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Unexpected Allies, Unsung Heroes

Among the most eloquent voices at the Augusta, Maine peace rally I attended October 26th was Dud Hendrick, board member of the Maine Chapter of Veterans for Peace and a Vietnam vet. His staccato litany of the myriad abuses of international trust that the Bush cabal has perpetrated in just twenty-one months brought a spontaneous roar from the crowd. His description of his own coming-to-terms with what he saw and participated in as a sailor in Vietnam was equally inspiring. He should be running for office.

Many other veterans attended the event. I spoke with several and noticed others in the march and at the rally; in the rain-drenched shadow of the State Capitol Dome (picture 3,000 protesters of all persuasions, gathered in a downpour, determined and attentive), a couple of elderly gentlemen held up a large Veterans for Peace banner. They looked like they could be retired accountants, or school principals…likely WWII vets.

When we think about protesters who are veterans, the stereotype of the Vietnam era–unruly hair, screaming at the barricades with an Apocalypse Now-look in his eye–is often the image that we reflexively conjure in our minds. Well, folks, it’s time to toss that one out. If you want to get a good handle on the Armed Services member (retired or active)–or Defense Department employee–who is fed up with the Powers That Be and who isn’t ashamed to make his or her feelings public, you best go read (are you sitting down?) Stars and Stripes! That’s right, the official journal of the United States Armed Services.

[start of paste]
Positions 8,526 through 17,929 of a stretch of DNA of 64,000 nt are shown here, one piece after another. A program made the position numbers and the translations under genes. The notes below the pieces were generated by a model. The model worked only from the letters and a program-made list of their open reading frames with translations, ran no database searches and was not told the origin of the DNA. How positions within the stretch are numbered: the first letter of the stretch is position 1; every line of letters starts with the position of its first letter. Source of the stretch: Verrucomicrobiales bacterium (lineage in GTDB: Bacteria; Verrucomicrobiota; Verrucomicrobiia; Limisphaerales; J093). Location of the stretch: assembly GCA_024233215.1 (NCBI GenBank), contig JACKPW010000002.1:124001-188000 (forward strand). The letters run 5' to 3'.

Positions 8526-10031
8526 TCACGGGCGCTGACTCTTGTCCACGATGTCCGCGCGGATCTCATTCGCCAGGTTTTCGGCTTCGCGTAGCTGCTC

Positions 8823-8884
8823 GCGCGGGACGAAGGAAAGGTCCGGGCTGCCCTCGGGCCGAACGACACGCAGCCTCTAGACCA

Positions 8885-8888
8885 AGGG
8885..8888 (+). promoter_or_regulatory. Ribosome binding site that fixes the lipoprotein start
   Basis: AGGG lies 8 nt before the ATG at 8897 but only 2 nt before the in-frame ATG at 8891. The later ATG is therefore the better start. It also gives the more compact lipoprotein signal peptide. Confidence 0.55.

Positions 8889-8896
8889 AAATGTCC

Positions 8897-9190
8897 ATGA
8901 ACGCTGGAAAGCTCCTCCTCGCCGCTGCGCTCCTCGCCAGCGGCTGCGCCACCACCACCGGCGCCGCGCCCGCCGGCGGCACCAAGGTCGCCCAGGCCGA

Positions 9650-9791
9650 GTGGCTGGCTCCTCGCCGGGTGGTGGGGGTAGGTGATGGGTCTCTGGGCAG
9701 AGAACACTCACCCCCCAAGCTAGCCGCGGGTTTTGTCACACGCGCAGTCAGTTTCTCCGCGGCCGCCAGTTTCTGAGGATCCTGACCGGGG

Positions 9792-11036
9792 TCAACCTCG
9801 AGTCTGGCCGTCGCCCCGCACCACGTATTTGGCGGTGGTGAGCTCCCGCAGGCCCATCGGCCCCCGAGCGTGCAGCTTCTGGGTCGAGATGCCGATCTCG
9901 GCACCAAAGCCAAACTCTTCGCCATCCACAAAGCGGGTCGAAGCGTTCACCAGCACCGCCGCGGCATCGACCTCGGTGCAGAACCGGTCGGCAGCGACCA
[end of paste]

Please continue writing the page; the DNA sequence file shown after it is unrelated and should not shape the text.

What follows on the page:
Since this Spring, their letters-to-the-editor feature has become so jammed with anti-Bush epistles that a few days ago a frantic “W” fan felt compelled to post the following (in the October 28th edition): “…’Stop the madness.’ I’m extremely weary of the tired and ill-conceived arguments made against President Bush and his administration in the letters to the editor. Nearly every day I read a letter or two that critiques and demonizes the president because of erroneous information accepted as fact.” What is the “erroneous information” that this writer is referring to? Well, the list is pretty daunting. Click on this link, www.estripes.com/article.asp?section=125&article=11241 and http://www.estripes.com/article.asp?section=125&article=11366 to read the last two weeks’ offerings (or click on the “letters” feature at www.estripes.com and look at any recent week’s batch of letters).

Some pretty strong stuff, no? The Bush-backers are definitely on the defensive. Some of the damning information presented there (error is in the eye of the beholder, as usual) may be news to even the faithful readers of this site. Intra-military disputes undoubtedly qualify for that distinction, and they comprise a category of hot campaign talking points for any Democrat with a military base in his or her district. A few of the more incendiary of these topics are: